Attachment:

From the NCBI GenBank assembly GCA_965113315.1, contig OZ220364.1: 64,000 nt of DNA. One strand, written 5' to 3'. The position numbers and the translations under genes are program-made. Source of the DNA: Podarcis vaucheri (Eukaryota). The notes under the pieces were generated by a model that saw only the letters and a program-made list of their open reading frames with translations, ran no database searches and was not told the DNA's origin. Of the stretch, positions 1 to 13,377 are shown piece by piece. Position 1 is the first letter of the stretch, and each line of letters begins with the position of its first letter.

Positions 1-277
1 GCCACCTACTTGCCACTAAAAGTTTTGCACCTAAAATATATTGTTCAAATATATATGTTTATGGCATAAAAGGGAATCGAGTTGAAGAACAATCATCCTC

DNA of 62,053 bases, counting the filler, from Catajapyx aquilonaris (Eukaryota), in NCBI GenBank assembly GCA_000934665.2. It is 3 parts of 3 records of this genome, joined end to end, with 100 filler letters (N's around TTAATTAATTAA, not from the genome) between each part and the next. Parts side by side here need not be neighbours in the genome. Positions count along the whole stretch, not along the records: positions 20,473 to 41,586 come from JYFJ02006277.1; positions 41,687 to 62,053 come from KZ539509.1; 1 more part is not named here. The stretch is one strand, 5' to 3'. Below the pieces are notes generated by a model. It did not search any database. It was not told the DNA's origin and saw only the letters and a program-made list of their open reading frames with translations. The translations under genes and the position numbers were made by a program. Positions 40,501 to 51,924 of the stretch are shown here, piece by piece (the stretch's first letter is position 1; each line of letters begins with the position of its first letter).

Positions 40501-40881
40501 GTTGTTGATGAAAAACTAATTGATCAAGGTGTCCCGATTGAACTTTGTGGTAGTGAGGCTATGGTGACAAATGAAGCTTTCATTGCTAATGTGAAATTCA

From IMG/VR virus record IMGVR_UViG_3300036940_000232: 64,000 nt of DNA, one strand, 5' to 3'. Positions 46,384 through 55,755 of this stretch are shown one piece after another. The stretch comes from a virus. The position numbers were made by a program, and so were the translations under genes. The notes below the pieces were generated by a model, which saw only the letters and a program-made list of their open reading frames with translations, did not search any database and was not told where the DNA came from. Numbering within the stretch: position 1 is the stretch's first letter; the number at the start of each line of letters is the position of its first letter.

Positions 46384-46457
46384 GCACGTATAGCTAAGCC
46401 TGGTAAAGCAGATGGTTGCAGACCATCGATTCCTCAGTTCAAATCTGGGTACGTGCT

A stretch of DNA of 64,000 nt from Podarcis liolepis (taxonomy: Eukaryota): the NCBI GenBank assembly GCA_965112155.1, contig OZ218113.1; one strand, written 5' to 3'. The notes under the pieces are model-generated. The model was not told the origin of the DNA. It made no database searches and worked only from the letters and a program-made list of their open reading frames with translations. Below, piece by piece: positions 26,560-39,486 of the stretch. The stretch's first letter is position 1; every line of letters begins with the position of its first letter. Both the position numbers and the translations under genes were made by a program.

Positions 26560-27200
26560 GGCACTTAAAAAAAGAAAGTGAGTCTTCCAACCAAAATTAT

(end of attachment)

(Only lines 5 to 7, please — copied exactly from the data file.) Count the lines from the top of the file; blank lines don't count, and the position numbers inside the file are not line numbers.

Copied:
Positions 40501-40881
40501 GTTGTTGATGAAAAACTAATTGATCAAGGTGTCCCGATTGAACTTTGTGGTAGTGAGGCTATGGTGACAAATGAAGCTTTCATTGCTAATGTGAAATTCA

From IMG/VR virus record IMGVR_UViG_3300036940_000232: 64,000 nt of DNA, one strand, 5' to 3'. Positions 46,384 through 55,755 of this stretch are shown one piece after another. The stretch comes from a virus. The position numbers were made by a program, and so were the translations under genes. The notes below the pieces were generated by a model, which saw only the letters and a program-made list of their open reading frames with translations, did not search any database and was not told where the DNA came from. Numbering within the stretch: position 1 is the stretch's first letter; the number at the start of each line of letters is the position of its first letter.